Local man training for first sanctioned U.S. bare-knuckle fight in 130 years

CHESAPEAKE, Va. - A local man is preparing for the fight of his life. Reggie Barnett Jr. will leave Wednesday for the first sanctioned U.S. bare-knuckle fight in 130 years.

"I'm in fight mode," said Reggie Jr. as he makes final preparations for the fight set to take place Saturday in Cheyenne, Wyoming.

At 757 Boxing, the gym Reggie Jr. owns with his dad, he puts himself through brutal workouts to make sure he's ready. On Tuesday afternoon, he's going through what he calls a "light workout" consisting of sparing and other exercises in the ring, then circuits outside switching behind skipping rope, push ups, jump squats and more.

"I finally have the opportunity I was looking for to fight in front of the entire world," said Reggie Jr. after his workout was complete.

It's been a long road for the fighter, who has fought in and out of the ropes. Reggie Jr. has battled alcoholism, which previously landed him behind bars. The promoter of the fight had to go through 28 states before finding one who would be willing to legalize the bare-knuckle fight. He also went through countless fighters before choosing Reggie Jr. and the others who will spar that night. The showdown will also be on Pay Per View.

But before Reggie Jr. could fight there, he did plenty of fighting outside of the ring. When News 3 first spoke with Reggie in 2016, he was making a comeback.

"I struggled with alcoholism for years, I just was so down and out that I decided that before I got locked up, that I needed to do something," Reggie Jr. said.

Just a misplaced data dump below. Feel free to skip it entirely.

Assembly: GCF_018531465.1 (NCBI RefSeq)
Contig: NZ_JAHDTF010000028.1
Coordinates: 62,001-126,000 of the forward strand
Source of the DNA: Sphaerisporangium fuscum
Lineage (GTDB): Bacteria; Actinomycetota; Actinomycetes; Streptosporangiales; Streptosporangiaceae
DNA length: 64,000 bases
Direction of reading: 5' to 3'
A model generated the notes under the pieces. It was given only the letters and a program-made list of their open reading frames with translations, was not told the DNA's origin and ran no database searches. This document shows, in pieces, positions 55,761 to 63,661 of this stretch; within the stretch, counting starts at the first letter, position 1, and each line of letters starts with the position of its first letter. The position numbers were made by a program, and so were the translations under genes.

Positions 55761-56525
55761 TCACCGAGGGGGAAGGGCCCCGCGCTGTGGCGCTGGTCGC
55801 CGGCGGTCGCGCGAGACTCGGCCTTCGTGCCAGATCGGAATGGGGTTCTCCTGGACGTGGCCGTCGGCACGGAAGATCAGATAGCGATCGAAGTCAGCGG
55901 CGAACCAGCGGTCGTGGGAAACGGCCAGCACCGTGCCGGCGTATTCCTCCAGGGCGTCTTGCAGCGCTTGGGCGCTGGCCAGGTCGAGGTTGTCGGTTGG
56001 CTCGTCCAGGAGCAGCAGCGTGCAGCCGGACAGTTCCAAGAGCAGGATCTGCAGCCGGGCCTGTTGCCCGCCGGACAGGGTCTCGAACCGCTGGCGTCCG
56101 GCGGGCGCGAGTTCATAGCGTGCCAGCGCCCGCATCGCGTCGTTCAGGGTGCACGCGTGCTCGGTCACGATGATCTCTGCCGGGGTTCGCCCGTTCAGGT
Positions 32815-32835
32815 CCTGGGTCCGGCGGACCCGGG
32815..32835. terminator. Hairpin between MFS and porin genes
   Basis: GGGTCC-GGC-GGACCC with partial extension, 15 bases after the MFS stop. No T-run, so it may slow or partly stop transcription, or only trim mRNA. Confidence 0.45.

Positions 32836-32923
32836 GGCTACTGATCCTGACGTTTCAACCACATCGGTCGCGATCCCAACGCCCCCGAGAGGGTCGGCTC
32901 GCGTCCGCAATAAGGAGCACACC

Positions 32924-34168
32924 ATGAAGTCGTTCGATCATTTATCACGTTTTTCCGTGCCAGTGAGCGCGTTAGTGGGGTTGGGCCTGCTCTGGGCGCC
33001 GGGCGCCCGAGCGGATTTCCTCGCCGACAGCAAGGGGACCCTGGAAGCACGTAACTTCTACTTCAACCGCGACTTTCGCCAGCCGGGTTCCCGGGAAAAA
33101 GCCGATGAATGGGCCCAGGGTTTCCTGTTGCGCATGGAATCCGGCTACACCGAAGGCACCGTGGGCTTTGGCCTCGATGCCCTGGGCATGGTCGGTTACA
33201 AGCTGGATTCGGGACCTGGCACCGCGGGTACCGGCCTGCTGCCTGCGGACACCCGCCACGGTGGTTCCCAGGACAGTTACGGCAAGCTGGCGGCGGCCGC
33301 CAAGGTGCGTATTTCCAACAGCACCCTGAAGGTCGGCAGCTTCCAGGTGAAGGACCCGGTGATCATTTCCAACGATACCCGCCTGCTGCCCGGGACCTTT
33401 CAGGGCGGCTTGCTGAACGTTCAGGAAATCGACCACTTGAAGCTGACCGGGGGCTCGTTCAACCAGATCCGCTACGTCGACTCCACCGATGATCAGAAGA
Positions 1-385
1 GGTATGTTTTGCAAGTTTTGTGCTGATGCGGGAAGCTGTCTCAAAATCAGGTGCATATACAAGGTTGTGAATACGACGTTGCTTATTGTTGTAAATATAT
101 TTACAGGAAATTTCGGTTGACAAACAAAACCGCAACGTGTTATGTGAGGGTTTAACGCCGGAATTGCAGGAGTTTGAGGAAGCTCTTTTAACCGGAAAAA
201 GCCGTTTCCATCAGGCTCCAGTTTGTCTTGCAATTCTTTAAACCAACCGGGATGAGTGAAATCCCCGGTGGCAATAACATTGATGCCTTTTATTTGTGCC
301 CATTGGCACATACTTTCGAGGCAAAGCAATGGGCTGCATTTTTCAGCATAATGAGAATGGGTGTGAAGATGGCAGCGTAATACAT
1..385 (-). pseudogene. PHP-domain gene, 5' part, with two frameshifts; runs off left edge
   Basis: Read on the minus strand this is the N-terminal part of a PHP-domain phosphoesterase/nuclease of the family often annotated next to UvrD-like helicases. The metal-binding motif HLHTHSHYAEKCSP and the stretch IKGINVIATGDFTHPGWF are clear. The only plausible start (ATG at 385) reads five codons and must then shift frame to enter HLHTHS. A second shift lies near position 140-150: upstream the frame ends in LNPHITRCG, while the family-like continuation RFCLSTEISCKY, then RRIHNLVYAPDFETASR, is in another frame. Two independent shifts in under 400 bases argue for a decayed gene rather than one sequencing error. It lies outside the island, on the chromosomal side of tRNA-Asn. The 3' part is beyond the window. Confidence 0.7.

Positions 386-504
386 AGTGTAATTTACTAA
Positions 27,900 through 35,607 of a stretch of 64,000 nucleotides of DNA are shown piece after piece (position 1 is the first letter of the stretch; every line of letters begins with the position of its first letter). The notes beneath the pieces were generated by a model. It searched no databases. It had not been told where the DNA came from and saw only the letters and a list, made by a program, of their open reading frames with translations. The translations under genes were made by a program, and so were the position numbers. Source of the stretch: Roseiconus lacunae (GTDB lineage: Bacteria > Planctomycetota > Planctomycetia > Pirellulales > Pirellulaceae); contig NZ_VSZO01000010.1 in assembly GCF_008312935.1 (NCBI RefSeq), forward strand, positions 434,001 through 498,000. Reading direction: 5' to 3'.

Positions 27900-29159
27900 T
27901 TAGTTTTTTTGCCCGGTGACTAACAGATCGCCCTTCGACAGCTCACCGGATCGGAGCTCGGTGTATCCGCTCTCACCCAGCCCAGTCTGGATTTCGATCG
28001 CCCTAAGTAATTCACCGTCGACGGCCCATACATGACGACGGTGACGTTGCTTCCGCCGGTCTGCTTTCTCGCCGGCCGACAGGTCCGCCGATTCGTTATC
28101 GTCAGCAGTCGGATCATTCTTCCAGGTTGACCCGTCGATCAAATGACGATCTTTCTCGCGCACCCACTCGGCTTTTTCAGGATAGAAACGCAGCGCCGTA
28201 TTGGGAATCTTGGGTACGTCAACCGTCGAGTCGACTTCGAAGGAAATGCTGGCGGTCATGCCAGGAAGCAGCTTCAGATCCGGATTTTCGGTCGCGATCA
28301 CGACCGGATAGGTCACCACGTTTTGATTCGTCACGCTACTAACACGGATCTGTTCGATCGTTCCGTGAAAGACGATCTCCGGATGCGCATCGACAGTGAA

The local fighter said he's been fighting his whole life. He picked up gloves when he was four years old, but his parents wouldn't let him pursue it until two years later. Then, he lost seven fights, resulting in him deviating from the ring and heading to the diamond.

But baseball just didn't cut it. He also did cheerleading but wasn't a fan of being a flyer. That's when he decided to get back into boxing. He was successful, taking home state titles, even Junior Olympic titles.

When he was 18, he wanted to try MMA and because he no longer needed his dad's permission, he went for it. He lost. That's when he convinced a friend of his who does MMA to trade lessons.

"I told him I would teach him how to box if he would teach me how to grapple and we’ve been inseparable for a decade. He's been in my corner ever since," smiled Reggie Jr., adding his friend will definitely be there in Cheyenne.

Reflecting on when it hit him he would be in the first bare-knuckle fight sanctioned in the U.S. in 130 years, Reggie alluded to a promotional poster.

"When that first poster came out I was like, yes! This is really happening. there is no turning back at this point," said Reggie Jr.

He got to work. For the past few months, Reggie Jr. has punching brick walls at full force to build the bone density in his hands. He understands fighting may not be for everyone, especially the bare-knuckle variety.

"Some people look at it as being barbaric. To be a part of the rawest form of fighting there is and to make history at the same time it’s...I can’t even explain."

However, he's hoping his fight does more than put on a show.

"It's not about being famous, it's that my name being mentioned and my journey to get to that point will hopefully inspire others to chase what they really like to do," Reggie Jr. said.